Effects of Reality TV

Wondering about the effects of reality TV on your children? In some cases, reality television programs can be worse for your kids than violent cartoons or shows that exist to pitch toy lines. Kids often don't understand that much of what they're seeing is staged, or that the behavior on display carries negative consequences in real life.

Not as Real as You Think
Many reality television shows present a distorted view of real life, highlighting the emotional, scandalous and traumatic moments that occurred during taping. Kids who believe this is the way life really is can develop a distorted sense of reality, including bad examples of how to react to anger, frustration or disappointment in their own lives. 

What's Bad?
Shows that feature people hopping in bed with multiple partners, competing to win someone's love or scheming to win a contest are among the worst things on TV for your kids. While adults can recognize the bad behavior on display, kids often can't. These shows reduce hard work to a quick montage and sometimes present love as something to win or to use against others. 

When kids watch "reality TV," they believe this is an example of other "regular" people, and the way most people respond to situations in their lives. What kids don't understand is that the moments presented on the show are those selected from hundreds of hours of footage. Dramatic impact is the basis of the editing choices, so extremes of behavior are what end up being shown. The Bachelor, Flavor of Love, Big Brother and John and Kate Plus Eight are examples of unrealistic reality shows.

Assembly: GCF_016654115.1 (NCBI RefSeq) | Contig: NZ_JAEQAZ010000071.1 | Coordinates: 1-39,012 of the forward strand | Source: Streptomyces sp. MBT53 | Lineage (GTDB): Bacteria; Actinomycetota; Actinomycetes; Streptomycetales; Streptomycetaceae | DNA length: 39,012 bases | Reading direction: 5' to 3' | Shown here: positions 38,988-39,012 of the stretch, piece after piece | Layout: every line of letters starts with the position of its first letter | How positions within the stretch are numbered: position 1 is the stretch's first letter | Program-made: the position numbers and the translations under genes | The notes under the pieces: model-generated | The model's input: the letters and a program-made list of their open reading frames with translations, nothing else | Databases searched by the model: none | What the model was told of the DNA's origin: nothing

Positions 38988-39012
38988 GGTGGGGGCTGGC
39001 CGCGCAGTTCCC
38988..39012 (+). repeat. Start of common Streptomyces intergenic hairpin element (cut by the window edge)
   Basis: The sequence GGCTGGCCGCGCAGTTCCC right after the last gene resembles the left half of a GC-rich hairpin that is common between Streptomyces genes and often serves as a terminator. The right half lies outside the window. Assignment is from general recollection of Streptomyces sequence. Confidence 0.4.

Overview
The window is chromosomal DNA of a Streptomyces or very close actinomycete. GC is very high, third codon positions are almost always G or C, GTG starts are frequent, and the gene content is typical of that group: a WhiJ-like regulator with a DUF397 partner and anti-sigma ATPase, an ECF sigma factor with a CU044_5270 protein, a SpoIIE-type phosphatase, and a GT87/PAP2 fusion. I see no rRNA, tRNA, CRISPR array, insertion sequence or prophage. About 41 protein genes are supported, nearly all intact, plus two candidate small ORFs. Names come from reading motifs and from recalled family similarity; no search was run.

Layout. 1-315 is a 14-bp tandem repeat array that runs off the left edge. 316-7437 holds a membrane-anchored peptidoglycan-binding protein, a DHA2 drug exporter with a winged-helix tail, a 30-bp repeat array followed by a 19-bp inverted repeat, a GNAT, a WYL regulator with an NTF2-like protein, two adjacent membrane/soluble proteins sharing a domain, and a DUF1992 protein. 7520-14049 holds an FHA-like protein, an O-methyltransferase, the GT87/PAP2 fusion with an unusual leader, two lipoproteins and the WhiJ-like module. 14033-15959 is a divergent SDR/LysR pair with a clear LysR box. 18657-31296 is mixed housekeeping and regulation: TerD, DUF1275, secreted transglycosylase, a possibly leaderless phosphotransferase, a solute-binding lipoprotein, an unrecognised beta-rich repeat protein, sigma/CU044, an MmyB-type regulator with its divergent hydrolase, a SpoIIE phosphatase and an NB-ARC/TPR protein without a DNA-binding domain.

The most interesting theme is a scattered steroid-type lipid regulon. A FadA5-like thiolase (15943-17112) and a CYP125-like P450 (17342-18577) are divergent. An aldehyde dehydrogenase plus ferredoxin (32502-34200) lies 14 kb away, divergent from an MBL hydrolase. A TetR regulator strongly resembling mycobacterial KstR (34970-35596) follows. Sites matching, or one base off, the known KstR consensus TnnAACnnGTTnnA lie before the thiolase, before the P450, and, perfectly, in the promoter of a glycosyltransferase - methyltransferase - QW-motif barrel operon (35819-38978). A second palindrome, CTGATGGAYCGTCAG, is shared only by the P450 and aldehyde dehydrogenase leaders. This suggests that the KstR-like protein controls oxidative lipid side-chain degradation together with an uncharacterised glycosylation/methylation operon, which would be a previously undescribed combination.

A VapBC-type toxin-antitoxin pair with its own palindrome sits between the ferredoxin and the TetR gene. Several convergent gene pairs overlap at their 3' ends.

What's Good?
Shows that present people competing in talent contests, such as American Idol, or shows that present people working on reaching a goal, such as The Biggest Loser, are good because they allow kids to see people striving to do their best, getting praise for accomplishments, and earning rewards for doing well. Dancing with the Stars and America's Got Talent are also excellent shows, because they reward people who have genuine ability.

For older kids, shows such as Deadliest Catch and Ice Road Truckers offer insight into difficult, dangerous jobs. These shows celebrate the rewards of hard work but don't hide the sometimes difficult relationships between people. Rough language and the occasional serious injury or death are part of the landscape. Hell's Kitchen is also a good show for teens. Chef Gordon Ramsey and the contestants never hold back on the shouting, insults or salty language, but Ramsey's insistance on teamwork and doing a job right are solid messages for young people.

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